3-day informational event fulfils tryst with destiny, almost!

15 Mar,2013

Actor and Convenor, FICCI MEBC East Prosenjit Chatterjee, Bangladesh Information Minister Hasanul Haq Inu, FICCI M&E chair Uday Shankar and co-chair Karan Johar, I&B secretary Uday Varma and Ronnie Screwvala, MD, Disney UTV

 

By Johnson Napier

 

If there was ever a platform that was going to foretell the future that lay ahead for the M&E industry in a manner that was befitting, it had to be at the FICCI-Frames 2013. After an invigorating, insightful, challenging and forward-looking three days of deliberations, the biggest informational event for the M&E industry in India came to an elaborate end yesterday.

 

While the day began with a series of interesting sessions that centred around topics like the economics of running a sports business, long versus short form of content consumption, skills in the M&E sector, unleashing the power of data, single window clearance for films, reinventing regional media and electronic news media among others, an equally power-packed panel of speakers made sure that the delegates had a lot to take away as learnings from the sessions.

 

Perhaps the mood that was prevalent over the entire three-day event at the venue was summed up at the valedictory session on day 3 at FICCI-Frames. The session once again saw a line-up of dignitaries who had words of wisdom and promises to make to the gathering.

 

Union I&B Minister Manish Tewari was not present at the event but shared a recorded message with the audience. Affirmed the minister, “The I&B ministry exercises various limits – we are licensors, we are players and stakeholders and are also regulators… so it’s a mixed bag of duty for us. But it’s incumbent upon the government to try and play the role of a facilitator and enabler in order to ensure the growth of this sector takes place at a more rapid pace than what it has witnessed over the past few years.”

 

Highlighting his observations over the entire digitization exercise and the demand to do away with the hike in duty on STBs the minister said, “In the first phase we went through a digitization process in the four metros and what was observed was that the STBs are important from also a regional point of view – South East Asia. In order to give a fillip to the Indian manufacturers the Union Finance Minister therefore decided to hike the duty from 5 to 10 percent. So while a rollback is not possible we should see it in the perspective that we as a country also have a duty towards seeing that the other sectors are also benefited and a robust mechanism be established. To achieve success in the second phase across 38 cities all the players, stakeholders and MSOs and LCOs have to come together and make it a reality.”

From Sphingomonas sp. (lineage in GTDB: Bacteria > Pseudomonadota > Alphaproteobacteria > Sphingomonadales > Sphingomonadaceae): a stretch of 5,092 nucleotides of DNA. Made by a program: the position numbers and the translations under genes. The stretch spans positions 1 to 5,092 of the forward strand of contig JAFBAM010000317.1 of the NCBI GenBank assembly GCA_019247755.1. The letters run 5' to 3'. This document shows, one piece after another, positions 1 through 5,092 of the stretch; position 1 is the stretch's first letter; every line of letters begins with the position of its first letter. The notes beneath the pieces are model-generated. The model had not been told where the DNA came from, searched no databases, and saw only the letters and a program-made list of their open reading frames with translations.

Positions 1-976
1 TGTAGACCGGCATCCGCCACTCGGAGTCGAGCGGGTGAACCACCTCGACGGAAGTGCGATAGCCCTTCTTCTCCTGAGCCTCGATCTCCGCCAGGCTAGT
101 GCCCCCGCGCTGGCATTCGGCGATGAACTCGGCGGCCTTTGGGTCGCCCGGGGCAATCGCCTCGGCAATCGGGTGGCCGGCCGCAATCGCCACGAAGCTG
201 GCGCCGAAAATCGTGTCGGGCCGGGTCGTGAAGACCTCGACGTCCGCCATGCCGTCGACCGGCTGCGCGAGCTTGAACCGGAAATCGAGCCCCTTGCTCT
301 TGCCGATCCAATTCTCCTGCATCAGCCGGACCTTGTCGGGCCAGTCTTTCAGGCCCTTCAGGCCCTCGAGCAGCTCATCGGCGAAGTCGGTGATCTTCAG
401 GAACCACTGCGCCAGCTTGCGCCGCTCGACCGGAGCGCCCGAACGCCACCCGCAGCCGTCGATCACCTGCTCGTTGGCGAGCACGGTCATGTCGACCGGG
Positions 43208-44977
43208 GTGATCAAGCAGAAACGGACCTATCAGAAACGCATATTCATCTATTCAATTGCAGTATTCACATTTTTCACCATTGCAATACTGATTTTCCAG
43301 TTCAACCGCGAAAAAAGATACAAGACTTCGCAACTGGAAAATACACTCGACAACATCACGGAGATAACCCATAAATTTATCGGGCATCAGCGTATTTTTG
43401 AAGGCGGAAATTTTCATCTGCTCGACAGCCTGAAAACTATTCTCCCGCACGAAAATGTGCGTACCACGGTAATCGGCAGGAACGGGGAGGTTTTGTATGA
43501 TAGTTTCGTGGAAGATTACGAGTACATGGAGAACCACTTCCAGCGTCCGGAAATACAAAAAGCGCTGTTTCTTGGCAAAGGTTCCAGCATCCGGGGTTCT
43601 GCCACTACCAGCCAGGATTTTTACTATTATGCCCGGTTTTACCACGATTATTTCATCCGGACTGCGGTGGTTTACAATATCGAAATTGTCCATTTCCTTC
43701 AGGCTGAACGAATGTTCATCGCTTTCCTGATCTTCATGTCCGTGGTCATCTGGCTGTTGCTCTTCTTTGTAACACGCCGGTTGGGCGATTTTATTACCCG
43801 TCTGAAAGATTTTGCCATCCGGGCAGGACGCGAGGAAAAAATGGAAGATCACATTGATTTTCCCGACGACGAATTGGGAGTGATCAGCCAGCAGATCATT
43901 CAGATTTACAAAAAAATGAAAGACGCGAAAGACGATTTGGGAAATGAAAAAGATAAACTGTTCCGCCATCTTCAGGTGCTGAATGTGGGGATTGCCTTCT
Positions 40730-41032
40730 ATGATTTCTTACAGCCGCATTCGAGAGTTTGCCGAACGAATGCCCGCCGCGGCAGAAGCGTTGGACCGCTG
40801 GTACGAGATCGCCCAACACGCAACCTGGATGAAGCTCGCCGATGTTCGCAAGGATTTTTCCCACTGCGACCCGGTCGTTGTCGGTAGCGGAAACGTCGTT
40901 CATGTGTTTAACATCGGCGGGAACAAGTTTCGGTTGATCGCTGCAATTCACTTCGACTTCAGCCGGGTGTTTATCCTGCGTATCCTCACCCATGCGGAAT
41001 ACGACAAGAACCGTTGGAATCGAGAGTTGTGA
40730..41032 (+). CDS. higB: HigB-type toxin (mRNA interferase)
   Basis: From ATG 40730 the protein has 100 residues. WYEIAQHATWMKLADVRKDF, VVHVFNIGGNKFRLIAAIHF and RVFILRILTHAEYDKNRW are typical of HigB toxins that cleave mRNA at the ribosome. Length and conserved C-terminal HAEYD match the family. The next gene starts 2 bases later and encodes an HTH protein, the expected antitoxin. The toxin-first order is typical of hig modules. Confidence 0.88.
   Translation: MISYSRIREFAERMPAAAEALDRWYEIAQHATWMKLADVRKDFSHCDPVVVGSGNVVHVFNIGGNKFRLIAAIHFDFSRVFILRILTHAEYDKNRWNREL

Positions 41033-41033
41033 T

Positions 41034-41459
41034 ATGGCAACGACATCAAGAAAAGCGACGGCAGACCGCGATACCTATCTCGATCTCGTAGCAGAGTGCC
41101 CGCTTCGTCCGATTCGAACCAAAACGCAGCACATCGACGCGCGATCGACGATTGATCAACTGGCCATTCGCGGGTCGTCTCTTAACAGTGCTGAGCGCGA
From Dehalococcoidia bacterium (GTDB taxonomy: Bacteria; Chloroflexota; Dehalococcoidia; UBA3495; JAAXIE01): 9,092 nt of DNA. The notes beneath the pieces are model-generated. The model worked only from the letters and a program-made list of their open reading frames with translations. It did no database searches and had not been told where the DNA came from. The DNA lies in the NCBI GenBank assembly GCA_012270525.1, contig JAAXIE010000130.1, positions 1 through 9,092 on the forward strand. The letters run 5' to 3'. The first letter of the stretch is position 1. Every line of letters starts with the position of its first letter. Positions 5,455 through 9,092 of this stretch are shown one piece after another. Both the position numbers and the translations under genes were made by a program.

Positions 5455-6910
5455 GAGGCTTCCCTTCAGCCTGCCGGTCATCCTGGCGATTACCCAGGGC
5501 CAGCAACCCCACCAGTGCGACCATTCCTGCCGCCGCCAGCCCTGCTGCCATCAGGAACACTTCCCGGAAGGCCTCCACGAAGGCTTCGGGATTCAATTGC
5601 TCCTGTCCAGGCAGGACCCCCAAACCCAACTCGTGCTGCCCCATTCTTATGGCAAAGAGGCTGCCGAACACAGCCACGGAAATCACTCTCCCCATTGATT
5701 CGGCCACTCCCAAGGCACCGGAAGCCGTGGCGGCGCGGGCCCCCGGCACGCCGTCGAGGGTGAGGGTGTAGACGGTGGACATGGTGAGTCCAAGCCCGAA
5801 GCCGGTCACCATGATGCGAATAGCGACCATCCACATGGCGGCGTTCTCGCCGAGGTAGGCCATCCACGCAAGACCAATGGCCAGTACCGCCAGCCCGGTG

Adding further Mr Tewari said, “The other issue that had been highlighted was the issue of pricing of talent and that is something I feel has to be handled between the private-public players jointly. While the government has its own institute for providing training and other skill-sets it will take the combined efforts from the private sector to make that dream a reality.”

 

Sounding a word of caution to the industry, Mr Tewari said that where the issue of freedom of speech and expression was concerned, it is something that is guaranteed by the Constitution but it also carries certain restrictions. “The challenge is to see how we can find the golden mean between liberty and the reasonable caveats that have been imposed by the Constitution. If you ask me the freedom of speech and expression does include the right to offend but we also need to ask ourselves the question – what about the remedy? As we unfold the debate further, it is worth that the industry also introspect that there is a distinction between a debate that is honest, candid and something which can be corrosive to the national spirit.”